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SunOS 5.10 - man page for au_to_in_addr (sunos section 3bsm)

au_to(3BSM)												  au_to(3BSM)

NAME
au_to, au_to_arg, au_to_arg32, au_to_arg64, au_to_attr, au_to_cmd, au_to_data, au_to_groups, au_to_in_addr, au_to_ipc, au_to_iport, au_to_me, au_to_newgroups, au_to_opaque, au_to_path, au_to_process, au_to_process_ex, au_to_return, au_to_return32, au_to_return64, au_to_socket, au_to_subject, au_to_subject_ex, au_to_text - cre- ate audit record tokens
SYNOPSIS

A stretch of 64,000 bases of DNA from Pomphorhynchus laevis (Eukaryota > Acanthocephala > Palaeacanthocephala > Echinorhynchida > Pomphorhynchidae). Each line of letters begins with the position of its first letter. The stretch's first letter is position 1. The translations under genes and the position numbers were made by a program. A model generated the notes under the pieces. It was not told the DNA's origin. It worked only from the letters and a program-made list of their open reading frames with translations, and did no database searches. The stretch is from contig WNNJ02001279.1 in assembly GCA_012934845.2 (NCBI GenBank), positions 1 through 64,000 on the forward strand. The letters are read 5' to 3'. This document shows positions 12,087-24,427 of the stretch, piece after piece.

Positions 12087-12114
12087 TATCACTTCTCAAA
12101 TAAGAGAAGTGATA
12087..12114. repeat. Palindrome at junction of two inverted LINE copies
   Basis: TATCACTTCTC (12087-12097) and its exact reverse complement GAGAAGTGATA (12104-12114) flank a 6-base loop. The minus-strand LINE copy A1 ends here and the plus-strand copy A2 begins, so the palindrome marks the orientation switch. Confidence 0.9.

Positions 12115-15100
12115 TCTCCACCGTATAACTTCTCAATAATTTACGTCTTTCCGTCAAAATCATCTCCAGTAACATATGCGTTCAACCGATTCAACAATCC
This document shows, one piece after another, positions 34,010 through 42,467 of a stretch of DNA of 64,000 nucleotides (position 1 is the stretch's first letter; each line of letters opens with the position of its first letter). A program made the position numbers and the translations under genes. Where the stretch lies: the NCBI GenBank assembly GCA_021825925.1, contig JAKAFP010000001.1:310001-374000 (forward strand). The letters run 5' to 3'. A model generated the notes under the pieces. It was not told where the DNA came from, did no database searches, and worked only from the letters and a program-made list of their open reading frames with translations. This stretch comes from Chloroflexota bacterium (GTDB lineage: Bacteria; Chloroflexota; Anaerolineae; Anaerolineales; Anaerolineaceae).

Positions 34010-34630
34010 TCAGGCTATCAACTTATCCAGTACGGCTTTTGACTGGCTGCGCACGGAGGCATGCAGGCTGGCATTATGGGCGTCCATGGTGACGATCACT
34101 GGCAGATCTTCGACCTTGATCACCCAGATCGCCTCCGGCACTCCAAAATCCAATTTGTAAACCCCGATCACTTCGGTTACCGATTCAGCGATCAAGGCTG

cc [ flag... ] file... -lbsm -lsocket -lnsl [ library... ] #include <sys/types.h> #include <sys/vnode.h> #include <netinet/in.h> #include <bsm/libbsm.h> token_t *au_to_arg(char n, char *text, uint32_t v); token_t *au_to_arg32(char n, char *text, uint32_t v); token_t *au_to_arg64(char n, char *text, uint64_t v); token_t *au_to_attr(struct vattr *attr); token_t *au_to_cmd(uint_t argc, char **argv, char **envp); token_t *au_to_data(char unit_print, char unit_type, char unit_count, char *p); token_t *au_to_groups(int *groups); token_t *au_to_in_addr(struct in_addr *internet_addr); token_t *au_to_ipc(char type, int id); token_t *au_to_iport(u_short_t iport); token_t *au_to_me(void); token_t *au_to_newgroups(int n, gid_t *groups); token_t *au_to_opaque(char *data, short bytes); token_t *au_to_path(char *path); token_t *au_to_process(au_id_t auid, uid_t euid, gid_t egid, uid_t ruid, gid_t rgid, pid_t pid, au_asid_t sid, au_tid_t *tid); token_t *au_to_process_ex(au_id_t auid, uid_t euid, gid_t egid, uid_t ruid, gid_t rgid, pid_t pid, au_asid_t sid, au_tid_addr_t *tid); token_t *au_to_return(char number, uin32t_t value); token_t *au_to_return32(char number, uin32t_t value); token_t *au_to_return64(char number, uin64t_t value); token_t *au_to_socket(struct oldsocket *so); token_t *au_to_subject(au_id_t auid, uid_t euid, gid_t egid, uid_t ruid, gid_t rgid, pid_t pid, au_asid_t sid, au_tid_t *tid); token_t *au_to_subject_ex(au_id_t auid, uid_t euid, gid_t egid, uid_t ruid, gid_t rgid, pid_t pid, au_asid_t sid, au_tid_addr_t *tid); token_t *au_to_text(char *text); The au_to_arg(), au_to_arg32(), and au_to_arg64() functions format the data in v into an "argument token". The n argument indicates the argument number. The text argument is a null-terminated string describing the argu- ment. The au_to_attr() function formats the data pointed to by attr into a "vnode attribute token". The au_to_cmd() function formats the data pointed to by argv into a "command token". A command token reflects a command and its parameters as entered. For example, the pfexec(1) utility uses au_to_cmd() to record the command and arguments it reads from the command line. The au_to_data() function formats the data pointed to by p into an "arbitrary data token". The unit_print parameter determines the preferred display base of the data and is one of AUP_BINARY, AUP_OCTAL, AUP_DECIMAL, AUP_HEX, or AUP_STRING. The unit_type parameter defines the basic unit of data and is one of AUR_BYTE, AUR_CHAR, AUR_SHORT, AUR_INT, or AUR_LONG. The unit_count parameter specifies the number of basic data units to be used and must be positive. The au_to_groups() function formats the array of 16 integers pointed to by groups into a "groups token". The au_to_newgroups() function (see below) should be used in place of this function. The au_to_in_addr() function formats the data pointed to by internet_addr into an "internet address token". The au_to_ipc() function formats the data in the id parameter into an "interprocess communications ID token". The au_to_iport() function formats the data pointed to by iport into an "ip port address token". The au_to_me() function collects audit information from the current process and creates a "subject token" by calling au_to_subject(). The au_to_newgroups() function formats the array of n integers pointed to by groups into a "newgroups token". This function should be used in place of au_to_groups(). The au_to_opaque() function formats the bytes bytes pointed to by data into an "opaque token". The value of size must be positive. The au_to_path() function formats the path name pointed to by path into a ``path token.'' The au_to_process() function formats an auid (audit user ID), an euid (effective user ID), an egid (effective group ID), a ruid (real user ID), a rgid (real group ID), a pid (process ID), an sid (audit session ID), and a tid (audit terminal ID containing an IPv4 IP address), into a "process token". A process token should be used when the process is the object of an action (ie. when the process is the receiver of a signal). The au_to_process_ex() function (see below) should be used in place of this function. The au_to_process_ex() function formats an auid (audit user ID), an euid (effective user ID), an egid (effec- tive group ID), a ruid (real user ID), a rgid (real group ID), a pid (process ID), an sid (audit session ID), and a tid (audit terminal ID containing an IPv4 or IPv6 IP address), into a "process token". A process token should be used when the process is the object of an action (that is, when the process is the receiver of a signal). This function should be used in place of au_to_process(). The au_to_return(), au_to_return32(), and au_to_return64() functions format an error number number and a return value value into a "return value token". The au_to_socket() function format the data pointed to by so into a ``socket token.'' The au_to_subject() function formats an auid (audit user ID), an euid (effective user ID), an egid (effective group ID), a ruid (real user ID), an rgid (real group ID), a pid (process ID), an sid (audit session ID), an tid (audit terminal ID containing an IPv4 IP address), into a "subject token". The au_to_subject_ex() function (see below) should be used in place of this function. The au_to_subject_ex() function formats an auid (audit user ID), an euid (effective user ID), an egid (effec- tive group ID), a ruid (real user ID), an rgid (real group ID), a pid (process ID), an sid (audit session ID), an tid (audit terminal ID containing an IPv4 or IPv6 IP address), into a "subject token". This function should be used in place of au_to_subject(). The au_to_text() function formats the null-terminated string pointed to by text into a "text token". These functions return NULL if memory cannot be allocated to put the resultant token into, or if an error in the input is detected. See attributes(5) for a description of the following attributes: +-----------------------------+-----------------------------+ | ATTRIBUTE TYPE | ATTRIBUTE VALUE | +-----------------------------+-----------------------------+ |Interface Stability |Stable | +-----------------------------+-----------------------------+ |MT-Level |MT-Safe | +-----------------------------+-----------------------------+ bsmconv(1M), au_open(3BSM), attributes(5) The functionality described on this manual page is available only if the Basic Security Module (BSM) has been enabled. See bsmconv(1M) for more information. 31 Mar 2005 au_to(3BSM)